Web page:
"I'd do it for you, same as for one of my daughters. It's just as easy as having a tooth out, and you start over as good as new."

"It isn't that," she smiled. "You can't start over as good as new if you are a woman. I couldn't run away. I've put myself into it a second time, without thinking. I chose then just as before, when I followed him to the hospital. When the doctor asked me if he should try to save his life, I wanted him to die--oh, how I longed that the doctor would refuse to try! Well, he's alive. It is for life."

She seemed to see before her a long, toilsome ascent, to which she had been driven to put her feet.

"Think it over," the dentist counselled at last, despondently. "Sleep on it. There's Worcester, Ohio, and my sister-in-law."

Mrs. Preston smiled, and put on her hat.

"I've taken a lot of your time."

"That's no account, but I can't see what you came for. You won't let a feller help you."

"There wasn't any good reason. I came because I was awfully lonely. There isn't a soul that I can speak out to, except you. You don't know what that means. I go about in the schoolroom, and up and down the streets, and see things--horrible things. The world gets to be one big torture chamber, and then I have to cry out. I come to you to cry out,--because you really care. Now I can go away, and keep silent for a long time."

"You make too much of it," the dentist protested. He busied himself in putting the little steel instruments into their purple plush beds and locking the drawers.

"Yes, I make too much of it," Mrs. Preston acknowledged quietly, as she opened the door. "Good night."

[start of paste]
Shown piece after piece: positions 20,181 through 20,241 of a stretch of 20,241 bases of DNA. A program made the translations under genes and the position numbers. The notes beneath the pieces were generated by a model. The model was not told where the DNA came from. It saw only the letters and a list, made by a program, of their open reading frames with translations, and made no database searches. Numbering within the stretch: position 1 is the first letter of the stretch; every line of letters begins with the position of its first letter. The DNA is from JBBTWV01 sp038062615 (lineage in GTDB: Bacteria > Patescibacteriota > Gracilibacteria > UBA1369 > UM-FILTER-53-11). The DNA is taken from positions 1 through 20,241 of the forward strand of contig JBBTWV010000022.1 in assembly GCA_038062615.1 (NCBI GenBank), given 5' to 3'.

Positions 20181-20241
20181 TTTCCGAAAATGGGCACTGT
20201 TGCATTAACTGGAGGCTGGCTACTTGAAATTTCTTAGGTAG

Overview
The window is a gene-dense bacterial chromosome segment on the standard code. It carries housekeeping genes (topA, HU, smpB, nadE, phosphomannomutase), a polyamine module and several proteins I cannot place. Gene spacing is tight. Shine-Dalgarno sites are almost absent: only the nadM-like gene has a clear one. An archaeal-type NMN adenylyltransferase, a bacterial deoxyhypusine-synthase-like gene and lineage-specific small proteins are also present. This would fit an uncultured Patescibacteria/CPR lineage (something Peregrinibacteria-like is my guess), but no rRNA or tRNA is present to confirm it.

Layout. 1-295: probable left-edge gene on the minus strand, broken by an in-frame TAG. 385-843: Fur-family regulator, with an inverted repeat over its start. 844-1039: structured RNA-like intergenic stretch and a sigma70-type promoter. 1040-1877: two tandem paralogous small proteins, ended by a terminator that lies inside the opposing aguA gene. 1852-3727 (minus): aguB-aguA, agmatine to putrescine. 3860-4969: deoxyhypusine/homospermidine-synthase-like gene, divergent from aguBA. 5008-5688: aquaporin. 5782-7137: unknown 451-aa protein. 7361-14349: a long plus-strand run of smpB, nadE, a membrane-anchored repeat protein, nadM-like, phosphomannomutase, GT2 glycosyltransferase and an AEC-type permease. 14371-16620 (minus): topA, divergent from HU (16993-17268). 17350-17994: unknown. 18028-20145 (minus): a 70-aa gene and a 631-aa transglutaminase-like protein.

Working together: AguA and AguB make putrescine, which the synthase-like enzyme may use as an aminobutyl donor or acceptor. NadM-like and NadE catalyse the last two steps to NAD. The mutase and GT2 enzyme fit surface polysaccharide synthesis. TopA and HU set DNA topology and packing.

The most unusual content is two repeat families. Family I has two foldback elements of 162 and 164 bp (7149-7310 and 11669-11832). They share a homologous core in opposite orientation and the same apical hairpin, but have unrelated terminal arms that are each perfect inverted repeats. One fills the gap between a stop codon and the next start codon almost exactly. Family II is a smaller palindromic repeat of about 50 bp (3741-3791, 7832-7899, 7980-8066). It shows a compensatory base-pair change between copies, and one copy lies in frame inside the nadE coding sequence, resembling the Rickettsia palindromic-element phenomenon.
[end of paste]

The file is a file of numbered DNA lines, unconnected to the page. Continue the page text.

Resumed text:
"I guess she loves him still and don't like to own it. Women are generally so," the dentist commented, when he was left alone. He picked up a sheaf of stock certificates and eyed them critically. "They're nicer than the Placer Mining ones. They just look fit to eat."

He locked the certificates of stock in the new company into a tiny safe, and prepared to pull down the shade. In the railroad yards below, the great eyes of the locomotives glared though the March dusk. As the suburban trains pulled out from minute to minute, thick wreaths of smoke shot up above the white steam blasts of the surrounding buildings. The smoke and steam were sucked together into the vortex of a cross street.

'I wished I hadn't let her go alone,' the dentist mused. 'Some day she'll just go over there into the lake.'

When Mrs. Preston shut the dentist's door behind her, an office door on the opposite side of the hall opened abruptly, and a young man strode into the hall. She recognized him as the young surgeon who had operated upon her husband at St. Isidore's. She stepped behind the iron grating of the elevator well and watched him as he waited for the steel car to bob up from the lower stories. She was ashamed to meet him, especially now that she felt committed to the sordid future.

The little car arrived; the doctor stepped in and disappeared. The door from which he came was covered with a long list of names. She read the name freshly painted in at the bottom,--Dr. Howard Sommers.